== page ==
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Inscriptions containing army numbers
#1
Anyone who has discovered an inscription with army numbers, can write it down in this thread.

CIL III 1979, Salona, circa AD 170’s. Imp. Caes. M. Aur. Antonino Aug. pont. max. trib. pot. XXIIII p. p. coh. I (milliaria) Del. sub cur. Grani Fortunati trib. coh. eiusd. muri p(edes) DCCC in his turr(is) una.

CIL III 8655 (6374), Salona, circa AD 170’s. Imp. Caes. M. Aurel. Antonino Aug. pont. max. tr. pot. XXIIII cos. III p. p. coh. II (milliaria) Del. pedes DCCC in his turris I, sub cura L. Annaei Serviliani trib. vice tertia.
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#2
Good idea for a thread. But the two inscriptions you've quoted don't record army numbers - they just say that cohorts I and II Delamatorum each built 800 feet (pedes) of wall and a single tower during the (re)construction of part of the defences of Salona.
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#3
Thank you for the quick answer. That was one of my interpretations.

Oh well another failure I suppose…

Before me I have L’Ármee Romaine en Afrique et en Gaule ; Yann le Bohec ; Mavors XIV, so if I find anything of note, it shall be written down in this thread.
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#4
It might be a good idea to provide a translation with each inscription. Like myself, many members are not fluent in Latin... Wink
Robert Vermaat
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FECTIO Late Romans
THE CAUSE OF WAR MUST BE JUST
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#5
For the health of this thread, I think it is also acceptable for placing papyrus records.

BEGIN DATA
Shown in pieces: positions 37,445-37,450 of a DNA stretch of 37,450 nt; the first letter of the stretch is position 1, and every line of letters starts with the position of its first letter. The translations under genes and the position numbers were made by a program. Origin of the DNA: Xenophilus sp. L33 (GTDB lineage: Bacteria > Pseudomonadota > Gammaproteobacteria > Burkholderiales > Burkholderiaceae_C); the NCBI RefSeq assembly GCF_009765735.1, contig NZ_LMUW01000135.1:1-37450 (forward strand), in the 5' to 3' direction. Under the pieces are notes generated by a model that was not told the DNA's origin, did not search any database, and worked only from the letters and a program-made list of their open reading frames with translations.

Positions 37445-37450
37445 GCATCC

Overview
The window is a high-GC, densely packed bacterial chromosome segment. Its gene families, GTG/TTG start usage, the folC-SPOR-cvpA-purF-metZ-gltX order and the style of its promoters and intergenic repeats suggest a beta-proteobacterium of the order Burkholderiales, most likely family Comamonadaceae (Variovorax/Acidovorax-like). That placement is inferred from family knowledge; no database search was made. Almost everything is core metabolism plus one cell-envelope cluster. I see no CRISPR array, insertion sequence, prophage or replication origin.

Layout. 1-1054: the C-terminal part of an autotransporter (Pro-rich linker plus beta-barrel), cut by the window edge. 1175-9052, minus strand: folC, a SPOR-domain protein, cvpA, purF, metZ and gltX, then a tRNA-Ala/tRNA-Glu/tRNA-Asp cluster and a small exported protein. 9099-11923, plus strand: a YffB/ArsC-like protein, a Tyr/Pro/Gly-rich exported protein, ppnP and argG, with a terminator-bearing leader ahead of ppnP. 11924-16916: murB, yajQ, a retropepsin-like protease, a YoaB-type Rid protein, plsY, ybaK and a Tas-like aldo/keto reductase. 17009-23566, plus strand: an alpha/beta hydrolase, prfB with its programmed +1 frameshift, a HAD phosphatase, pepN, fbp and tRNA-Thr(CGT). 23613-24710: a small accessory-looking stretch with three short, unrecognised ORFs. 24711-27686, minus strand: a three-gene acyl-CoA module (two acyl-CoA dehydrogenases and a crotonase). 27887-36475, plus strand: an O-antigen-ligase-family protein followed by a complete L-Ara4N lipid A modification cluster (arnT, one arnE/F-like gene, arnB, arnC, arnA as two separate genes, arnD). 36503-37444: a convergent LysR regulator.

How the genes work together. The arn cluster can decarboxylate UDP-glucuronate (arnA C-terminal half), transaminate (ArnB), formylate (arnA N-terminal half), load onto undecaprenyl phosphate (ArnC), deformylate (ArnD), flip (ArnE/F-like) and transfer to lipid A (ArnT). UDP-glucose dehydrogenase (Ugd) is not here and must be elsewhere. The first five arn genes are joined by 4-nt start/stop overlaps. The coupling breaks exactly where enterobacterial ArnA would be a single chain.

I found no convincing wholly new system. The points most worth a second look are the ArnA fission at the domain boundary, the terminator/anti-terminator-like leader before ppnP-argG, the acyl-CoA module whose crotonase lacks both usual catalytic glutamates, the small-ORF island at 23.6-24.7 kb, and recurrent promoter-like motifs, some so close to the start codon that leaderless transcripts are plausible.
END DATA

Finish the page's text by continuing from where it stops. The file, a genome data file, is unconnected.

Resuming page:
P. Brooks 24

http://www.papyri.info/hgv/18058

The date of this papyrus is circa 215 AD. According to this article:

http://www.academia.edu/32340673/Pour_un...i%C3%A8cle

the papyrus tells us about the cohors I Apamenorum sagittariorum quingenaria equitata.

The intriguing part seems to be the organization of the cohort:

6 centurions, 4 decurions, 100 cavalrymen and 457 infantrymen.

Missing are: 126 infantrymen and at least 10 cavalrymen.

This means there are at least 583 infantrymen according to my guess, am I correct in this?
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#6
(06-22-2017, 03:32 PM)Julian de Vries Wrote: For the health of this thread, I think it is also acceptable for placing papyrus records.

Good idea!

That's an interesting document - I found an English study of it, 'A New Military Strength Report on Papyrus' Thomas & Davies, JRS 67 (1977), which has a translation. Here's the relevant section:

   

So 457 was the total number after losses, comprising 6 centurions, 4 decurions, 100 cavalry, 13 dromedarii and (by calculation) 334 infantry.

The 30 losses comprise 2 centurions, 11 cavalry, 1 dromedarius and (by calculation) 16 infantry. There are also 126 temporarily absent 'in the chora' (the Egyptian countryside, apparently), but the breakdown is lost. It's not clear whether the temporary losses are included in the total number of remaining men or not.

Thomas & Davies suggest that the two missing centurions have already been replaced, meaning that the unit would fit Hyginus's description of a cohors quingenaria equitata, with 6 centuries and 4 turmae. Otherwise we would have 8 centuries.

If the temporary absentees are already included in the total, there would be 350 infantry and 111 cavalry and 14 dromedarii, with 6 or 8 centurions and 4 decurions, for a total strength of 487 men. If the absentees are not included the total would be 613 - this figure being quite close to the usual estimate of 480+120+officers.

The more of the 'strength reports' I see, the more I wonder whether the standard auxiliary century was actually around 60 men...